Falls Church City school officials using police dogs to conduct suspicion-less searches is a bad idea, being poorly executed.
Falls Church City school officials using police dogs to conduct suspicion-less searches is a bad idea, being poorly executed. The practice should be prohibited and school administrators held accountable for their lack of judgment in implementing a deeply flawed and controversial school policy.
Stories have leaked out about the increased presence of police at the schools and the escalating use of law enforcement tactics. The school community, usually careful to avoid negative publicity, has been forced to acknowledge it has been dealing with disciplinary issues associated with the use of a synthetic version of marijuana, an unauthorized house party which resulted in the citation of a number of student-athletes, and the suspension of a teacher allegedly in connection with a dog sweep of the school.
The principal of George Mason High School recently informed parents the school had conducted another dog sweep of all its students. On the day of the sweep the announcement was made the entire school was on lockdown. All children were ordered to take their bags and place them in the hallways. Officers from Arlington, Fairfax City and Falls Church City used federally certified police dogs to sniff each bag. The owners of bags on which the dogs alerted were immediately brought to the office for a “discussion” with a school administrator. The parents of the students were contacted after the “discussion.”
School officials have been notably uncommunicative about their actions. There is no policy for conducting dog sweeps in city schools. There has been no explanation for why the administration felt the sweep was needed. It is not known if the dogs were trained to alert on specific drugs, medicines, tobacco, firearms, and/or bomb making materials. The scope of search, whether it extended to school grounds, or to persons, or whether or not an alert was used as a basis for conducting full warrantless searches of a bag or the owner, was discussed. There has been no disclosure of results of the sweep. There has been no elaboration about the “discussion” with students – who was present, what was asked, how law enforcement was involved, what disciplinary action was taken, or why parents were not notified prior to the “discussion.”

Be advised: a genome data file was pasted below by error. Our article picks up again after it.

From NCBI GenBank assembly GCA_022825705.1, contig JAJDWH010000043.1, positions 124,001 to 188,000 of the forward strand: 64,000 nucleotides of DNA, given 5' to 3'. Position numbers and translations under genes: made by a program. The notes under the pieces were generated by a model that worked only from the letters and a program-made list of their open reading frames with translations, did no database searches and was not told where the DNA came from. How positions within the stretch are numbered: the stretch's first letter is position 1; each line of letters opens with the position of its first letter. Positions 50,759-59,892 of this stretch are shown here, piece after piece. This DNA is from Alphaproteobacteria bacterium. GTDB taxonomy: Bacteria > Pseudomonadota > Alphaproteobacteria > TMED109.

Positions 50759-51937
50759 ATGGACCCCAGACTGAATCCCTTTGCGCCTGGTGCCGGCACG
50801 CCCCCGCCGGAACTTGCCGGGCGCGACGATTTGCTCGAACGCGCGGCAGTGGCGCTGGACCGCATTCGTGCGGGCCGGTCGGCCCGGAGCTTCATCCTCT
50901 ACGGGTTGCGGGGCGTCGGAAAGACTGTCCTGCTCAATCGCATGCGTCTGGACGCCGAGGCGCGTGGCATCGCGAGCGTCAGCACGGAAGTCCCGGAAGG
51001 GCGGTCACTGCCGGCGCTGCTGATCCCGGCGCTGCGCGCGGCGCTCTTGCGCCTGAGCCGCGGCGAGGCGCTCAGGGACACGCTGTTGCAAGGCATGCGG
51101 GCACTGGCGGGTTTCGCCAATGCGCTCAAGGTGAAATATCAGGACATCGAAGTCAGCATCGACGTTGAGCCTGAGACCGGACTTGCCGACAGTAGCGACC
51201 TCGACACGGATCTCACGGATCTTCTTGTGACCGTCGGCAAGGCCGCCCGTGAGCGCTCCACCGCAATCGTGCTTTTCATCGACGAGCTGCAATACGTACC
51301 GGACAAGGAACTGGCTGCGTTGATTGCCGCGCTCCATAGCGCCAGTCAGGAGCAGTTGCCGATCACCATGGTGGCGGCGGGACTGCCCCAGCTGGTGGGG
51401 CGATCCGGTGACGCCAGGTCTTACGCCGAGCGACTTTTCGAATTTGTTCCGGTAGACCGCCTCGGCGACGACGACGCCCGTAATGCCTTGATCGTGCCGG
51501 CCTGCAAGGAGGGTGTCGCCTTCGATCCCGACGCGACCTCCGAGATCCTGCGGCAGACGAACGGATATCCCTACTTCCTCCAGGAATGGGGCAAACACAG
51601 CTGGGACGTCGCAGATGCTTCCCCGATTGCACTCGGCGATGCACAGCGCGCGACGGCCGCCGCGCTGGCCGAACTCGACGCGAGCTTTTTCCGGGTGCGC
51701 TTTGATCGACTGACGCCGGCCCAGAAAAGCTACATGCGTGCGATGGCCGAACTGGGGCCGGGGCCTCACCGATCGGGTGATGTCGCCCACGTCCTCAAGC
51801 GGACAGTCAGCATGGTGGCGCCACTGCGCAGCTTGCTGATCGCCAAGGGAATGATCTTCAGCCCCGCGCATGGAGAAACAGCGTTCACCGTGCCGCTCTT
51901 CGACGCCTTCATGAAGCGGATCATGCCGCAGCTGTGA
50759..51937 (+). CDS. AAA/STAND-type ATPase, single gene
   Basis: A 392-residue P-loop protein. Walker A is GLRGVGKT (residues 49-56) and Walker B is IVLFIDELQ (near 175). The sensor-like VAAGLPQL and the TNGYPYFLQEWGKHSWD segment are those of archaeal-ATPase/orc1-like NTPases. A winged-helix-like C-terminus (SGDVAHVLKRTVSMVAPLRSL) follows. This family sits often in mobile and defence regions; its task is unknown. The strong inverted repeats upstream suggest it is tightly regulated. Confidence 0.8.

The use of dogs to search students without individualized suspicion is a growing, but legally controversial, issue. Contrary to popular misconception, schools do not have plenary authority over students and the US Supreme Court has not ruled on whether or not suspicionless dog searches at schools violate constitutional rights. The incidences of misuse of dogs; where the animals caused elementary-age children to involuntarily urinate themselves, or poorly trained dogs bit students, or vaguely documented alerts led to strip searches of teenage girls, should give parents pause.
Falls Church is a small community which has invested in its elite education system. The investment in teachers, parental communication, attendance polices, health screenings, and counseling programs provides a way to deal with drug issues which is effective, scalable to legitimate health and safety concerns, and which does not turn all students into criminal suspects.
Michael Gardner is a quixotic citizen and founder of the Blueweeds community blog.